WASHINGTON (CN) – A government accountability group and investigative journalist sued the Justice Department on Tuesday to get to the bottom of whether surveillance of President Donald Trump and his campaign staff had been authorized in the waning months of the Obama administration.
The James Madison Project and USA Today’s Brad Heath filed a March 6 Freedom of Information Act request with the FBI, just two days after the president fired off four tweets accusing his predecessor of tapping the phones at Trump Tower, which he compared to the Nixon/Watergate era.
The FOIA request seeks information about whether the Foreign Intelligence Surveillance Court, or FISC, authorized surveillance of Trump, his campaign or his transition team.
According to the complaint filed Tuesday in Washington, D.C., federal court, the FBI granted expedited processing to the request on March 20 but has since failed to respond substantively.
As noted in the lawsuit, on March 21 FBI Director James Comey confirmed the existence of an active investigation of Russian meddling in the 2016 U.S. presidential election, which he said included looking at possible coordination between the Trump campaign and Russian officials.
Comey also said that the FBI had uncovered no evidence to support Trump’s wiretapping claims.
Several days later, House Intelligence Committee Chairman Devin Nunes said he had seen copies of intelligence reports showing that communications of Trump transition officials had been incidentally collected during foreign surveillance conducted by intelligence agencies. He said the reports appeared to “unmask” the identity of Trump associates.
As the complaint notes, recent reporting revealed that two administration officials provided Nunes with the information, which he viewed at the White House, and which White House press secretary Sean Spicer verified.
Trump had said that Nunes validated his wiretapping claims and has refused to retract them, suggesting instead – along with Spicer – that he meant general surveillance, not literal wiretapping.
According to the complaint, their public comments point to the existence of a surveillance order.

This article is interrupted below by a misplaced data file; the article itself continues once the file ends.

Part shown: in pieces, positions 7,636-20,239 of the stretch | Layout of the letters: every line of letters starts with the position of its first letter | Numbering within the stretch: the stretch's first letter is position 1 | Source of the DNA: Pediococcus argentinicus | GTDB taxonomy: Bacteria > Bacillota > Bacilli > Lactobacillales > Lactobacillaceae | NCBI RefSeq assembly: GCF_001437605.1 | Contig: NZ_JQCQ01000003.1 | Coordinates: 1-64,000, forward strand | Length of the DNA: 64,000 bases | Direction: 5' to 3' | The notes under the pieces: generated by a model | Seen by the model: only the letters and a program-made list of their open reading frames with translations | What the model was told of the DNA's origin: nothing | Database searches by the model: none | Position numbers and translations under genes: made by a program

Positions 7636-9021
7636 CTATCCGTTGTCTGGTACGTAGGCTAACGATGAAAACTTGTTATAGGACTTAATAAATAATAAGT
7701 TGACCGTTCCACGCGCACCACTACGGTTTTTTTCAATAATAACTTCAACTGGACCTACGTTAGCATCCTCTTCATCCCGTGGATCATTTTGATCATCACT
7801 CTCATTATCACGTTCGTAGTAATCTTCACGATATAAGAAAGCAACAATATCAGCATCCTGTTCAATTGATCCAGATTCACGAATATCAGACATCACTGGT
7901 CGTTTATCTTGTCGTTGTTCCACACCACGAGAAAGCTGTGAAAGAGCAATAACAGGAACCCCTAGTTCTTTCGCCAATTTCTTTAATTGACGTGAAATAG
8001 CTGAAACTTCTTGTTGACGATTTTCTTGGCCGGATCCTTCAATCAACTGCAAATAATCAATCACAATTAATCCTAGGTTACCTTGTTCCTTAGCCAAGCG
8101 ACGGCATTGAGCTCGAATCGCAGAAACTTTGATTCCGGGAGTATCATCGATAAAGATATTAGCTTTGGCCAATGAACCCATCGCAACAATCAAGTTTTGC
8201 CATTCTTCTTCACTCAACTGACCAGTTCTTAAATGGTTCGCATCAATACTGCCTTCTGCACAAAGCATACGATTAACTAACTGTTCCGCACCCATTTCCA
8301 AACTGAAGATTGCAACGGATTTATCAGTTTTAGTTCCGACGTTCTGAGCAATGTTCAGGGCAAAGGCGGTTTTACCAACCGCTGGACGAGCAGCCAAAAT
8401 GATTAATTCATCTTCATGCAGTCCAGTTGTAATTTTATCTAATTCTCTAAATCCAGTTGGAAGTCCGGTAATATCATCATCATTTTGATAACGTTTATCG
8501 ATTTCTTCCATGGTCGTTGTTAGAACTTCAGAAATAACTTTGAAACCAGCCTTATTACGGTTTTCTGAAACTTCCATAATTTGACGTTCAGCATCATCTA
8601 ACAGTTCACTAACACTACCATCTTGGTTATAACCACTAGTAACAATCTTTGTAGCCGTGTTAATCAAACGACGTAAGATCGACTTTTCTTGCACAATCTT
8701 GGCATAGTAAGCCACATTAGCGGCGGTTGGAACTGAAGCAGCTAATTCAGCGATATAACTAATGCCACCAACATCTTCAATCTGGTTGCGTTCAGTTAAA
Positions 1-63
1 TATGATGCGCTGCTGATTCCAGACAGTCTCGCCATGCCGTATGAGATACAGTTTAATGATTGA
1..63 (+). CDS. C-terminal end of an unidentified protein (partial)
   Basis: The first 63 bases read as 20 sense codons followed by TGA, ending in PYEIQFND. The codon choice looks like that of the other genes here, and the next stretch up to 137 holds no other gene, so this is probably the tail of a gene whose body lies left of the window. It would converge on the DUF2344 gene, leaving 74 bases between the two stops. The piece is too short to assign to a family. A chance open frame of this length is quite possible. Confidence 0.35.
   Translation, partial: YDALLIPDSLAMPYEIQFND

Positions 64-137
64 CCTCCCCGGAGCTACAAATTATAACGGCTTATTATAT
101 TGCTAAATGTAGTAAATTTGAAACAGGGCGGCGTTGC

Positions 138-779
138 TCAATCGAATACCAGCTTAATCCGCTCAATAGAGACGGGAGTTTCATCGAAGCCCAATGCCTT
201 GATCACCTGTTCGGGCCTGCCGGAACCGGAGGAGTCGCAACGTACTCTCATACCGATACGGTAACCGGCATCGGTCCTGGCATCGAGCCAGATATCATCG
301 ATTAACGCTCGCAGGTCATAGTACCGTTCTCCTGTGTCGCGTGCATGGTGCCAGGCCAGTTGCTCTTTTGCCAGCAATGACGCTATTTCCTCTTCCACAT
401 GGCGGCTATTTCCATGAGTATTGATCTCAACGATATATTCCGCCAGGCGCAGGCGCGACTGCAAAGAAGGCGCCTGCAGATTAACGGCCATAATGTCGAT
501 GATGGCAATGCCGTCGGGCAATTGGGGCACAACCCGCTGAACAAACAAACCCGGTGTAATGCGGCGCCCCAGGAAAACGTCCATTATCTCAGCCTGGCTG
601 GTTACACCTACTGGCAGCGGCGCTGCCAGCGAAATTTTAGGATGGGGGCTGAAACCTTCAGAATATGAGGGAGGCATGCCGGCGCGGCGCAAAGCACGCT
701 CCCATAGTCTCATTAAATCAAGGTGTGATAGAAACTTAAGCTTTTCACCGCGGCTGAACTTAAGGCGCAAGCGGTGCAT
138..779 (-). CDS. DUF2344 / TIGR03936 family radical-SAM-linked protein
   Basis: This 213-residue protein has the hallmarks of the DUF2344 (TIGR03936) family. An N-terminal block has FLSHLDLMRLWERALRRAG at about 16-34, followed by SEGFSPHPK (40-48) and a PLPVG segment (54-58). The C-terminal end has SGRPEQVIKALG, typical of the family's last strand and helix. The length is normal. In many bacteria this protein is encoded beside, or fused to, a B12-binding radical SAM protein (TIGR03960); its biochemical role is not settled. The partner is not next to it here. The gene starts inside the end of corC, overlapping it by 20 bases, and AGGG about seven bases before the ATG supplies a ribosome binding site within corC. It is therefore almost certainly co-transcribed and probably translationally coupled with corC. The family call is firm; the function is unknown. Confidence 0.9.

“The comments of President Trump and Press Secretary Sean Spicer constitute prior official disclosure of the existence of surveillance orders issued by the FISC and that authorized collection of information that, at a minimum, incidentally implicated President Trump and/or his associates,” the seven-page lawsuit claims.
According to Bradley Moss, a national security attorney who filed the complaint with Mark Zaid in Washington, the lawsuit seeks to settle several things.
“First, and most importantly, was there a FISA warrant (or warrants) that targeted President Trump and/or any of his associates,” Moss said in an email. “And if so what were the parameters of the scope of information authorized for collection.” (Parentheses in original.)
To that end, the James Madison Project and Heath asked for copies of orders from the FISC that authorized surveillance of Trump and his associates, along with any applications seeking such authorization. They also sought a copy of any related minimization orders.
To head off DOJ efforts to withhold classified information under FOIA Exemption 1, the requesters asserted pre-emptively that Trump’s tweets constitute official disclosure of at least one FISA warrant, the lawsuit says.
Moss said in his email that his clients want “the courts to adjudicate whether tweets issued by the President can constitute sufficient evidence of a prior official disclosure for the purpose of rebutting government classification arguments.”
The lawsuit was filed the same day that conservative media outlets reported that Susan Rice, former President Barack Obama’s national security adviser, requested to unmask Trump transition officials for political purposes. Unmasking a redacted name in an intelligence report reveals the name to the requester only.
During an interview on MSNBC Tuesday morning, Rice called claims that the Obama administration unmasked Trump campaign associates for political purposes “absolutely false.”
The James Madison Project and Heath are asking the court to order the Justice Department to disclose the requested records.
The Justice Department declined to comment on the pending litigation.